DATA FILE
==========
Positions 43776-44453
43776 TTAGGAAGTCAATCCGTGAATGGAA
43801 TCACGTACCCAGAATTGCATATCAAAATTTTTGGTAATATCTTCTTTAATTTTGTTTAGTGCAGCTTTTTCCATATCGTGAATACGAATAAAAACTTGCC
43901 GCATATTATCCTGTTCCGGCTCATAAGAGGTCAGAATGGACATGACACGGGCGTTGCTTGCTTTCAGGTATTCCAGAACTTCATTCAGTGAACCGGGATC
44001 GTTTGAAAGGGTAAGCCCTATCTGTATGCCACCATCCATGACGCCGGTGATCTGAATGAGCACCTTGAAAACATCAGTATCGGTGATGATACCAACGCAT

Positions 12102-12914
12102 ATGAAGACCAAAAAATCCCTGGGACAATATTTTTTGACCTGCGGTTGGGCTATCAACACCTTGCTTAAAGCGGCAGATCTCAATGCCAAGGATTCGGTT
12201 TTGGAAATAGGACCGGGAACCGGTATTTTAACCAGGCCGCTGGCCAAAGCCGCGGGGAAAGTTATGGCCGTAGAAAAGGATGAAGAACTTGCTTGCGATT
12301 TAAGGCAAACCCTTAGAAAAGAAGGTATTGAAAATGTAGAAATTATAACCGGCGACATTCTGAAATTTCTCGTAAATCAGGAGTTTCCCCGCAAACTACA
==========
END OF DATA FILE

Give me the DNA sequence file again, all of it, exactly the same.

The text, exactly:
Positions 43776-44453
43776 TTAGGAAGTCAATCCGTGAATGGAA
43801 TCACGTACCCAGAATTGCATATCAAAATTTTTGGTAATATCTTCTTTAATTTTGTTTAGTGCAGCTTTTTCCATATCGTGAATACGAATAAAAACTTGCC
43901 GCATATTATCCTGTTCCGGCTCATAAGAGGTCAGAATGGACATGACACGGGCGTTGCTTGCTTTCAGGTATTCCAGAACTTCATTCAGTGAACCGGGATC
44001 GTTTGAAAGGGTAAGCCCTATCTGTATGCCACCATCCATGACGCCGGTGATCTGAATGAGCACCTTGAAAACATCAGTATCGGTGATGATACCAACGCAT

Positions 12102-12914
12102 ATGAAGACCAAAAAATCCCTGGGACAATATTTTTTGACCTGCGGTTGGGCTATCAACACCTTGCTTAAAGCGGCAGATCTCAATGCCAAGGATTCGGTT
12201 TTGGAAATAGGACCGGGAACCGGTATTTTAACCAGGCCGCTGGCCAAAGCCGCGGGGAAAGTTATGGCCGTAGAAAAGGATGAAGAACTTGCTTGCGATT
12301 TAAGGCAAACCCTTAGAAAAGAAGGTATTGAAAATGTAGAAATTATAACCGGCGACATTCTGAAATTTCTCGTAAATCAGGAGTTTCCCCGCAAACTACA